Photo of Jessie Little Doe Baird with daughter Mae. Photo courtesy of Cultural Survival and Make Peace Productions
    Figure 4.1. Jessie Little Doe Baird with daughter Mae. Photo courtesy of Cultural Survival and Make Peace Productions

    A young Wampanoag woman named Jessie Little Doe Baird (pictured in Figure 4.1 with her daughter Mae) was inspired by a series of dreams in which her ancestors spoke to her in their language, which she of course did not understand. She eventually earned a master’s degree in Algonquian linguistics at Massachusetts Institute of Technology in Boston and launched a project to bring her language back from the dead. This process was made possible by the existence of a large collection of documents, including copies of the King James Bible, written phonetically in Wampanoag during the seventeenth and eighteenth-centuries. She also worked with speakers of languages related to the Algonquian family to help in the reconstruction of the language. The community has established a school to teach the language to the children and promote its use among the entire community. Her daughter Mae is among the first new native speakers of Wampanoag.[4]

    4.9 Technology and Language Change

    The invention of the printing press in the fifteenth-century was just the beginning of technological transformations that made the spread of information in European languages and ideas possible across time and space using the printed word. Recent advances in travel and digital technology are rapidly transforming communication; now we can be in contact with almost anyone, anywhere, in seconds. However, it could be said that the new age of instantaneous access to everything and everyone is actually continuing a social divide that started with the printing press.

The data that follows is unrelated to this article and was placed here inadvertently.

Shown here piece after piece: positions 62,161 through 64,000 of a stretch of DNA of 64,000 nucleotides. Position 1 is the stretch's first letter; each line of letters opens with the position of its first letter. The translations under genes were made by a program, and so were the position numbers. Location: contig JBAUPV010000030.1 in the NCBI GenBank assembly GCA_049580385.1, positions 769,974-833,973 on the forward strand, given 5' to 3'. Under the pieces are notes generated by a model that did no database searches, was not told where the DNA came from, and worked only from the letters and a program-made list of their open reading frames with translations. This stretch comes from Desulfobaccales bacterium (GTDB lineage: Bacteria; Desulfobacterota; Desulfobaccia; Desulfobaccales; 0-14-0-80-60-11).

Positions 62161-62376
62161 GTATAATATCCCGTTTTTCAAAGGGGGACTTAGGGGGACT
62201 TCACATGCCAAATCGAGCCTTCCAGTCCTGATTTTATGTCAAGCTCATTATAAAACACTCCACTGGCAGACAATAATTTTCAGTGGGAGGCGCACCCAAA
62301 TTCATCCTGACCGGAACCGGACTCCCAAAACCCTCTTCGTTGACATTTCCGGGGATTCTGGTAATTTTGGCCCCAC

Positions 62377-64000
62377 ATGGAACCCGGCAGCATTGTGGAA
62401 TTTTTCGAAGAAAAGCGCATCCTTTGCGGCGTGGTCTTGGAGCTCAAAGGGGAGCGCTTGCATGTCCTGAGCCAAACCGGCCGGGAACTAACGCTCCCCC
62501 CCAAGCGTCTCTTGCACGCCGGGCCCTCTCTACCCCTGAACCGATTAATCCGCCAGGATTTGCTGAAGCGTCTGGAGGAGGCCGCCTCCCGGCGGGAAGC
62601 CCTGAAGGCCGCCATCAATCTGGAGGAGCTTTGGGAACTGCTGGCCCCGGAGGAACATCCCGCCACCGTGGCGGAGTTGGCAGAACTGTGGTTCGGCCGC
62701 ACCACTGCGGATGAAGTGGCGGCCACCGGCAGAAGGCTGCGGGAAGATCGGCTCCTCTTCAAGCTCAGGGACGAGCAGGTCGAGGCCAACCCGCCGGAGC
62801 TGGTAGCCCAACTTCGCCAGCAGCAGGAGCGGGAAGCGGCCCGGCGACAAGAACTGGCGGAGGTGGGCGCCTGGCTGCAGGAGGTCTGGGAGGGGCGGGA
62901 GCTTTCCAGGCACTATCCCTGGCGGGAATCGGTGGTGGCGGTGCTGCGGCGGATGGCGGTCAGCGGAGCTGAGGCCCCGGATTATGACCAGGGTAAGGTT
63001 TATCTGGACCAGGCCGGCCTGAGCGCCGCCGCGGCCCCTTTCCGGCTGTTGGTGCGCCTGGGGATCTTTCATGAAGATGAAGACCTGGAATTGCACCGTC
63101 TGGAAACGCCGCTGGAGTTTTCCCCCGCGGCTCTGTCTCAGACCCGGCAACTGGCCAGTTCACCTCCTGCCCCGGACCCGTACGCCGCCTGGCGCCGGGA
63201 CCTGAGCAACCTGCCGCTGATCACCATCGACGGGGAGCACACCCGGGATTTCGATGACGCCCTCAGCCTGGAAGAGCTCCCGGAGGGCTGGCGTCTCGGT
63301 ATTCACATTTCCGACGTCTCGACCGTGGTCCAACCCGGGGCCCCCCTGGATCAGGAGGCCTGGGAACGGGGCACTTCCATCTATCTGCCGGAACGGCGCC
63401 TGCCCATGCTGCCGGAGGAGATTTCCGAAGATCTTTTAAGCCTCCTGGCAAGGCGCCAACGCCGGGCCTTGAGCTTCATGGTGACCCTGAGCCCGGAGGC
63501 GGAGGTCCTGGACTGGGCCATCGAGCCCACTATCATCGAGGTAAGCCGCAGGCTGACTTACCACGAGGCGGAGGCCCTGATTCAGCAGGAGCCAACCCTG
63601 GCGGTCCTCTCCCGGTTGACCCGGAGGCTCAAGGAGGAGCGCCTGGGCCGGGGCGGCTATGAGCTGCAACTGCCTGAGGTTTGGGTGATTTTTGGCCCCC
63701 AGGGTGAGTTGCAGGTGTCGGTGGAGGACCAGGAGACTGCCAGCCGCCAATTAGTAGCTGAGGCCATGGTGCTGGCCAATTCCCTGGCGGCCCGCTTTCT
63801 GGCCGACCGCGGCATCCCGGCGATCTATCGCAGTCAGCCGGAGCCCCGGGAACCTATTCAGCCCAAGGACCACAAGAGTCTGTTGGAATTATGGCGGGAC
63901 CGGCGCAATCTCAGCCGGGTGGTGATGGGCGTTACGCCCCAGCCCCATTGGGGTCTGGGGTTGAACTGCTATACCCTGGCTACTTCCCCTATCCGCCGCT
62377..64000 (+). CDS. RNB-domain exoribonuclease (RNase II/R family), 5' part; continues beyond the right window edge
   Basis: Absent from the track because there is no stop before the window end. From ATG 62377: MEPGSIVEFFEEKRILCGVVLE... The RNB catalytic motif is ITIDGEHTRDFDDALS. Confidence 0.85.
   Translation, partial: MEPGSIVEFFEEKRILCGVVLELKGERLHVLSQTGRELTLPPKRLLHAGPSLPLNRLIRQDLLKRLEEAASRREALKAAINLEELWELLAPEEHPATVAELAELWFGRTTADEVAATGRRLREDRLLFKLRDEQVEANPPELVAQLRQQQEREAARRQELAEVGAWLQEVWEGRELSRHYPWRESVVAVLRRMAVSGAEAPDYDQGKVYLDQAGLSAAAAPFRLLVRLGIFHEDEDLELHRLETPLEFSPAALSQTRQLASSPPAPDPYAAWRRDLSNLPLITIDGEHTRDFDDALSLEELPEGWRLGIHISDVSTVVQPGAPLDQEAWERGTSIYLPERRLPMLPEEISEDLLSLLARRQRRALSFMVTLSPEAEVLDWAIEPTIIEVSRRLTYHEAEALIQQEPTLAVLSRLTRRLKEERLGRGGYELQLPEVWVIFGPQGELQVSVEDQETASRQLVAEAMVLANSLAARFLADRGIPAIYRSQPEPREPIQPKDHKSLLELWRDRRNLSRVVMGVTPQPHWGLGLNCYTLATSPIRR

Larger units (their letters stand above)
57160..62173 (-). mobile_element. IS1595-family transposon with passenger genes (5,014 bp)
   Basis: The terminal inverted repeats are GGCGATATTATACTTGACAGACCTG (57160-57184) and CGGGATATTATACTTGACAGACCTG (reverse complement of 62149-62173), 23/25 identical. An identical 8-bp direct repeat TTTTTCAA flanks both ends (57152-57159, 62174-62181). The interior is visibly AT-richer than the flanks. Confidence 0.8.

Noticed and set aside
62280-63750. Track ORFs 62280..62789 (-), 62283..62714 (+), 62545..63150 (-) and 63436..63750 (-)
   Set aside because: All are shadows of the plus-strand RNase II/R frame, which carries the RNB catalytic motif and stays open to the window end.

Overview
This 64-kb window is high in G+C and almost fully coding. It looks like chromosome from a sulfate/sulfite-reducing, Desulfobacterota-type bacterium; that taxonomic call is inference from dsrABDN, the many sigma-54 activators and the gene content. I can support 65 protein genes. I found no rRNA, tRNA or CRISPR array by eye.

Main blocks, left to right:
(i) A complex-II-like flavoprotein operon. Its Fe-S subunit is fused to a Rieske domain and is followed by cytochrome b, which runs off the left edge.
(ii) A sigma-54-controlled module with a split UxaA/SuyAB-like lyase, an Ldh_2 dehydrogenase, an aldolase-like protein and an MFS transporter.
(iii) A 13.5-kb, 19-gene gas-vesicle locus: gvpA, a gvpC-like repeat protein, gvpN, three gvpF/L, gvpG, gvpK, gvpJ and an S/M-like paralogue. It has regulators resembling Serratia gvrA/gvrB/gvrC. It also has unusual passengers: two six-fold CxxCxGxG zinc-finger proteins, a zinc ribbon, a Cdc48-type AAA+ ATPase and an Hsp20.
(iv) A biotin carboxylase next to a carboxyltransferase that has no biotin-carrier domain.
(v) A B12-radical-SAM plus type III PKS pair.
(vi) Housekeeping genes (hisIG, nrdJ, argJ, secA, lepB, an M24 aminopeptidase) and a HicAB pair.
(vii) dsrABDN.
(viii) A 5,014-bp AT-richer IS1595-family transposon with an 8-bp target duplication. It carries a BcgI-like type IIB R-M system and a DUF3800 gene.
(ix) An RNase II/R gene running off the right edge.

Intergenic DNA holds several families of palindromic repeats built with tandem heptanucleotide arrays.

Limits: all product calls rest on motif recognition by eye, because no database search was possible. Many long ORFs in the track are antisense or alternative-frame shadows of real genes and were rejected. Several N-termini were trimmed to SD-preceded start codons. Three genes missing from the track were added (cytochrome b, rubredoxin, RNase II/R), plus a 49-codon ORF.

In the fifteenth-century, few people could read and write, so only the tiny educated minority were in a position to benefit from printing. Today, only those who have computers and the skills to use them, the educated and relatively wealthy, have access to this brave new world of communication. Some schools have adopted computers and tablets for their students, but these schools are more often found in wealthier neighborhoods. Thus, technology is continuing to contribute to the growing gap between the economic haves and the have-nots.

    There is also a digital generation gap between the young, who have grown up with computers, and the older generations, who have had to learn to use computers as adults. These two generations have been referred to as digital natives and digital immigrants.[5] The difference between the two groups can be compared to that of children versus adults learning a new language; learning is accomplished much more easily by the young.

    Computers, and especially social media, have made it possible for millions of people to connect with each other for purposes of political activism, including “Occupy Wall Street” in the United States and the “Arab Spring” in the Middle East. Some anthropologists have introduced computers and cell phones to the people they studied in remote areas, and in this way they were able to stay in contact after finishing their ethnographic work. Those people, in turn, were now able to have greater access to the outside world.

    Facebook and Twitter are becoming key elements in the survival of a number of endangered indigenous languages. Facebook is now available in over 70 languages, and Twitter in about 40 languages. For example, a website has been created that seeks to preserve Anishinaabemowin, an endangered Native American language from Michigan. The language has 8,000-10,000 speakers, but most of the native speakers are over 70 years old, which means the language is threatened with extinction. Modern social media are an ideal medium to help encourage young people to communicate in their language to keep it alive.[6] Clearly, language and communication through modern technology are in the forefront of a rapidly changing world, for better or for worse. It’s anybody’s guess what will happen next.

    Discussion Questions

    1. How is language related to social and economic inequality? Do you think that attitudes about language varieties have affected you and/or your family?